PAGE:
Whew! Were we ever busy this weekend! It started bright and early Saturday morning, when David and I went to the Farmer's Market. We took our hippy basket and reusable bags, and filled them up with all manner of home grown stuff. We got kale, a bag of different lettuces, fennel (!), and pok choy, and gosh, tons more. We were back home by 9, when shortly after that hubby came driving in with a load of wood and other stuff for the newest beds. After a quick breakfast, we were out in the garden. For starters, I wanted to replace my chard bed. It was so overgrown with bermuda, there was no possible way to save it with any other method. I dug up the chard and iris at the ends, and put them in the shade on feed sacks. We built the bed, and hubby hammered it in the ground. I layed down cardboard on the bottom to keep the bermuda roots from growing up to the surface, and then we proceeded to fill them up with the mix I had gotten last week. This picture is what's left of 1 1/2 yards I bought Saturday before the dirt place closed for the weekend. I think it's the third load I've bought this spring. Good thing we have a teenager in the house, bless his heart! I'd hate to unload this!
Anyway, after the bed was made and filled, I put the chard and iris back in. Oh, they were so much happier, not having to share their home with all those weeds! Here they are, in their new digs!
But, don't you know, they didn't all fit! So, I put the extra iris at each end of the first bed we made a few weeks ago, and I just heeled in the extra chard until I can find someone willing to give them a good home. Anybody have room in their garden for some really good chard? Anybody? Hello?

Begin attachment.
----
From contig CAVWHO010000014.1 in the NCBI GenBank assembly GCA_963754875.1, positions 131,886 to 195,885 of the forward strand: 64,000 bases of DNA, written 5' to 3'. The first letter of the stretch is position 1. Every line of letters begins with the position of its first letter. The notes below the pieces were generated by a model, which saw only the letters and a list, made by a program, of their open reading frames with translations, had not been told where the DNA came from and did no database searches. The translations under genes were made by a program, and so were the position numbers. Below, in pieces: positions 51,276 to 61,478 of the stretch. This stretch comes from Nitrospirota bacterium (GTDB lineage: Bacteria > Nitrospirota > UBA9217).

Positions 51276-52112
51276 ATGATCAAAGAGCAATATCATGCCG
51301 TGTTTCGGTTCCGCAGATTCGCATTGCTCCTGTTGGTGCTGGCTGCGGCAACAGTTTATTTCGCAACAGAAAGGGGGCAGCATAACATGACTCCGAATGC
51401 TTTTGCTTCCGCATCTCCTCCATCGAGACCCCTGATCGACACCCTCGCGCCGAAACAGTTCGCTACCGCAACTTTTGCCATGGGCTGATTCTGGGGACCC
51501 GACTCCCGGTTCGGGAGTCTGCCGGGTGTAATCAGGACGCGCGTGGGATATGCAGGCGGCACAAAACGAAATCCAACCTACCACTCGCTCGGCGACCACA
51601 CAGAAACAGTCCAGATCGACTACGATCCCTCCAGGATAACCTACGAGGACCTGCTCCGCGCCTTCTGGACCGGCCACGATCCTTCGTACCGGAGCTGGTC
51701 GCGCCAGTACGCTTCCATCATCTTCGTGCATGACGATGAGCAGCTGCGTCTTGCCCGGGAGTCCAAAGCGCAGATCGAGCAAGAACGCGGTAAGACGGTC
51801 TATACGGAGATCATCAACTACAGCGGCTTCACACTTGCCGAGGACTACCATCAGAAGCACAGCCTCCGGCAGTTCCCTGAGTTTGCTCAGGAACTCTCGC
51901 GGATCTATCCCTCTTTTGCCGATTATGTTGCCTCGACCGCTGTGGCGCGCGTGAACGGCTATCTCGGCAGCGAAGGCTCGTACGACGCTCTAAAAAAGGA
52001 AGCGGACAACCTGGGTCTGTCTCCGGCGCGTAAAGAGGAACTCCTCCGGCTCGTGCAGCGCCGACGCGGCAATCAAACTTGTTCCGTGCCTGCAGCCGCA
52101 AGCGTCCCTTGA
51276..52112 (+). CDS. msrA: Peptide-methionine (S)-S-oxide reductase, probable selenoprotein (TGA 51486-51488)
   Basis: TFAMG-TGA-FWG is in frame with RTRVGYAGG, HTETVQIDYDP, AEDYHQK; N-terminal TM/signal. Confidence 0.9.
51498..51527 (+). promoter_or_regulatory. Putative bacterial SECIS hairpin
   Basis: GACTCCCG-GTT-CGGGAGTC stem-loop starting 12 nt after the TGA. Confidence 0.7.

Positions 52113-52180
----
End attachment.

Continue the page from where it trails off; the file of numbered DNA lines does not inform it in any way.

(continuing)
And, because that wasn't enough for one day, hubby started working on my coldframe/raised bed. Pretty cool, huh? We've never used a coldframe before, so this is a learning process, but I'm excited at the thought of getting my starts out of the kitchen and living room. Right now, we are keeping the wood stove going for my little seeds that haven't come up yet. It's too cold for them outside, and very soon, after they start popping up through the soil, there will not be enough light for them inside. Hopefully, this will do the trick.
Here's the cold frame after one lid is on. This afternoon, after leaving the lid down for about an hour or so, it was 117 degrees inside, and 103 outside, just on the soil in the sun. I was a little surprised to find it so hot outside on the soil, because it's chilly enough in the shade for a light jacket. Each morning, I will need to be faithful about going to the garden, because on a day like today, if I forget to prop the lid open, by the time I get home from work, the starts will be fried for sure!